Expert Tips to Improve Your Public Speaking

Winning Your Audience: Expert Tips to Improve Your Public Speaking

July 30, 2020 | 2:00 PM - 3:00 PM EST


Featured Speakers


Emily Stringer, Manager, Executive Advisory Services


Emily Stringer, Manager, Executive Advisory Services

Featured Speaker:

James Rosebush, Founder and CEO, Growth Strategy, Inc.

00:00 Introduction of the host

01:24 About MBO Partners and their upcoming events

02:51 Introduction of the speaker

06:24 The importance of the ability to communicate

09:34 The history of public speaking

12:19 The accelerated delivery or the journalistic style of speaking

17:17 Painting pictures by using metaphors

18:38 Collecting and retelling your own stories and others’

26:37 Employing stories and metaphors to support a point

29:00 Building a bridge to your audience

32:05 Defeating fear of speaking by inspiring yourself

34:12 Bringing down the fourth wall

36:37 Doing your research on your target audience

37:55 Body language and voice pitch

39:46 Considering the audience and how you are received by them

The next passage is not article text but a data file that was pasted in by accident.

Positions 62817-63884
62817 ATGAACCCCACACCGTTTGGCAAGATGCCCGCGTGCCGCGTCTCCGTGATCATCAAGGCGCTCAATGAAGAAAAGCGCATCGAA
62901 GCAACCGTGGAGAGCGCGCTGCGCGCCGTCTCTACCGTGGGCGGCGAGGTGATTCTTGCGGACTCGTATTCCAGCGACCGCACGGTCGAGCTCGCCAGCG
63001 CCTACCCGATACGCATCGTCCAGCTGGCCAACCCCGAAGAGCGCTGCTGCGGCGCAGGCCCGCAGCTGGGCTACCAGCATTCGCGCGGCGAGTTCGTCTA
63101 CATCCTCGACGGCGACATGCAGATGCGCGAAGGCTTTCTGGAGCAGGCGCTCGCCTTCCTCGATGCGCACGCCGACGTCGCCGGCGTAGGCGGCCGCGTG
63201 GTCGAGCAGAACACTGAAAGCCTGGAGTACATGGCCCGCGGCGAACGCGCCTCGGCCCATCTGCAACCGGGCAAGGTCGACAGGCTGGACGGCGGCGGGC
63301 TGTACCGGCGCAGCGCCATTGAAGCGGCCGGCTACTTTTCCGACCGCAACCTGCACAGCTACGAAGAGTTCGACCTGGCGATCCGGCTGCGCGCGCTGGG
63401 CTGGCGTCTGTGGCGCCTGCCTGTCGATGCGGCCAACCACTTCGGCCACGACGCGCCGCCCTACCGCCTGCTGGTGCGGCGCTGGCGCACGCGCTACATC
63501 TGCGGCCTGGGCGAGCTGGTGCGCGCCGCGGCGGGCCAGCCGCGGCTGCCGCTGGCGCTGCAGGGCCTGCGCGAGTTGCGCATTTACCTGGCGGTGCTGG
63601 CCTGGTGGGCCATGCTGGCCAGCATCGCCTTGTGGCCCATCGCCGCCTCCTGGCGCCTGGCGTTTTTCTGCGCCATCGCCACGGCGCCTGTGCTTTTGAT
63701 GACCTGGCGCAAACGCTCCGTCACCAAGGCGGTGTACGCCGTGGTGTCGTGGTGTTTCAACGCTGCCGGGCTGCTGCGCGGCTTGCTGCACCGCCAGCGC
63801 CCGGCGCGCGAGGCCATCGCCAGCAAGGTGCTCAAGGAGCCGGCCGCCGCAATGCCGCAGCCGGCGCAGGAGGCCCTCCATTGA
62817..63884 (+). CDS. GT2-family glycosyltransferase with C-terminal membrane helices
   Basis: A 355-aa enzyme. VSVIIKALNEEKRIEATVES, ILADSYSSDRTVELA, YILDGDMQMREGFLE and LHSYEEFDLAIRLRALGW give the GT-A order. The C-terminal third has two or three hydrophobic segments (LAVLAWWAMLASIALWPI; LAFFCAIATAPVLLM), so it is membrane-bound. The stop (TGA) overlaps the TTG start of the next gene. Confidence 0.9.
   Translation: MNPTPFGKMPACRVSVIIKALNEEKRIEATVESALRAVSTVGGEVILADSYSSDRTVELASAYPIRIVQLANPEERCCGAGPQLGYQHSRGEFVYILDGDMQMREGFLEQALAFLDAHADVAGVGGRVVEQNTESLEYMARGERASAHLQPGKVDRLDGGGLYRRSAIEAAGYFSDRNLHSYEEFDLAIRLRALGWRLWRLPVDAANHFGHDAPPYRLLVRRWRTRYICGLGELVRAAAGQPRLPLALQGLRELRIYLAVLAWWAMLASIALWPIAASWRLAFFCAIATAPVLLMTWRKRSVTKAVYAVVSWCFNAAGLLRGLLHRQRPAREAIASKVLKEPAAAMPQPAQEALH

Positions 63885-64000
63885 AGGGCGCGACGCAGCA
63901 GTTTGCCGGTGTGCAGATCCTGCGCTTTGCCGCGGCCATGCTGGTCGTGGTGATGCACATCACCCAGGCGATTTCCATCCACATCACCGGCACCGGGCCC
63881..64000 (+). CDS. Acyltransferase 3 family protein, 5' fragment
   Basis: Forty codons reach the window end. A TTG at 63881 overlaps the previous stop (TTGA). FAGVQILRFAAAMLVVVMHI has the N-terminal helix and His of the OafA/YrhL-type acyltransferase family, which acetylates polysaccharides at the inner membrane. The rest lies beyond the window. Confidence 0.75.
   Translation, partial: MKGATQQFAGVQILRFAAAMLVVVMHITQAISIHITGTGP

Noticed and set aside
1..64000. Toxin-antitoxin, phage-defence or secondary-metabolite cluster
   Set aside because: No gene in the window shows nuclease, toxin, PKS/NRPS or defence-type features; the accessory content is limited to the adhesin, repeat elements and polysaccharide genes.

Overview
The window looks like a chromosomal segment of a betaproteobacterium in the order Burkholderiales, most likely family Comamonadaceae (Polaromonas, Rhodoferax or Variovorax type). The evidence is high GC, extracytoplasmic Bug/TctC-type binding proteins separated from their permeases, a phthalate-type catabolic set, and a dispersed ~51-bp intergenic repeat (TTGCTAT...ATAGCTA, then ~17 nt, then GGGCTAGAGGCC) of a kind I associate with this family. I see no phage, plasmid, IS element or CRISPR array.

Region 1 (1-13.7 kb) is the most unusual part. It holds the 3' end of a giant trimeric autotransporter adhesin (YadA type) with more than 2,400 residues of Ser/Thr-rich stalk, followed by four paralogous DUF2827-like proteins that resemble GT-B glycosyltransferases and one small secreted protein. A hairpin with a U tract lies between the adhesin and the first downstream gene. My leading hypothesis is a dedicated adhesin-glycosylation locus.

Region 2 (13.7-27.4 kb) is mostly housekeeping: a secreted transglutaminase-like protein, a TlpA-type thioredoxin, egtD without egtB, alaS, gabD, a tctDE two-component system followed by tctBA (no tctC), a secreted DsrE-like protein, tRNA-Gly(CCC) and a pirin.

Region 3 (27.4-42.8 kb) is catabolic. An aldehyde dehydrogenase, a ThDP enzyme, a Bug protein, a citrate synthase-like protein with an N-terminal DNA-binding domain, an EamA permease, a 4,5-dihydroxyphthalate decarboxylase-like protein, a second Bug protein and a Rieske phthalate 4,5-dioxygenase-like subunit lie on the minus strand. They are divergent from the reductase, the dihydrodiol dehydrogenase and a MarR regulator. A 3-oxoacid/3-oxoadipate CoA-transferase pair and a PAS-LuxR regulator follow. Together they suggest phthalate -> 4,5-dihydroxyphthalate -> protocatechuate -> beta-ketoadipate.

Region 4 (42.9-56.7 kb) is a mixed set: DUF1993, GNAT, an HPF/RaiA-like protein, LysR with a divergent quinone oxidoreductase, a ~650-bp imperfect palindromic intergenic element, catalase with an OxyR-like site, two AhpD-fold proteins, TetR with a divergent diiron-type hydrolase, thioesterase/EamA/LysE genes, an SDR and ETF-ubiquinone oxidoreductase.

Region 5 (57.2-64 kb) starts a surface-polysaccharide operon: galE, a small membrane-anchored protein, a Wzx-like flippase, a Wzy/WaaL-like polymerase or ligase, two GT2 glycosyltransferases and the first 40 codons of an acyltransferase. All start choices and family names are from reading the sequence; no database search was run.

42:47 Making your audience feel like you’re with them

44:46 Summary

Public speaking has become increasingly important in the corporate world for its ability to convince, persuade, and find common ground with customers, shareholders, and analysts. 

During the “Winning Your Audience: Expert Tips to Improve Your Public Speaking” master class webinar last July 30, 2020, emphasis was placed on effective communication as a reliable method of relaying personal beliefs and convictions. The webinar also covered the storytelling, persuasion, and selling aspects of communication, as well as the origins of public speaking.

Emily Stringer, the manager of MBO’s Executive Advisory Services, and James Rosebush, the founder, and CEO of Growth Strategy, Inc., discussed the relevance of communication as they perceive it as being tantamount to success. 

The Professional Development series sheds light on:

  • The advantages of having an executive coach
  • The recipe for a successful business
  • How to win over the challenges of having an independent business
  • Developing resilience for self-employed small business owners

This July 2020 webinar's Q&A-style discussion covered:

  • How to appropriately conduct public speaking on the Zoom platform
  • How to overcome the stage fright and anxiety surrounding public speaking
  • How to research your audience
  • How to engage an audience composed of various age groups
  • How to recover or re-engage your audience when they have lost interest in your speech

Are you interested in attending the next webinar? Click here to view our upcoming events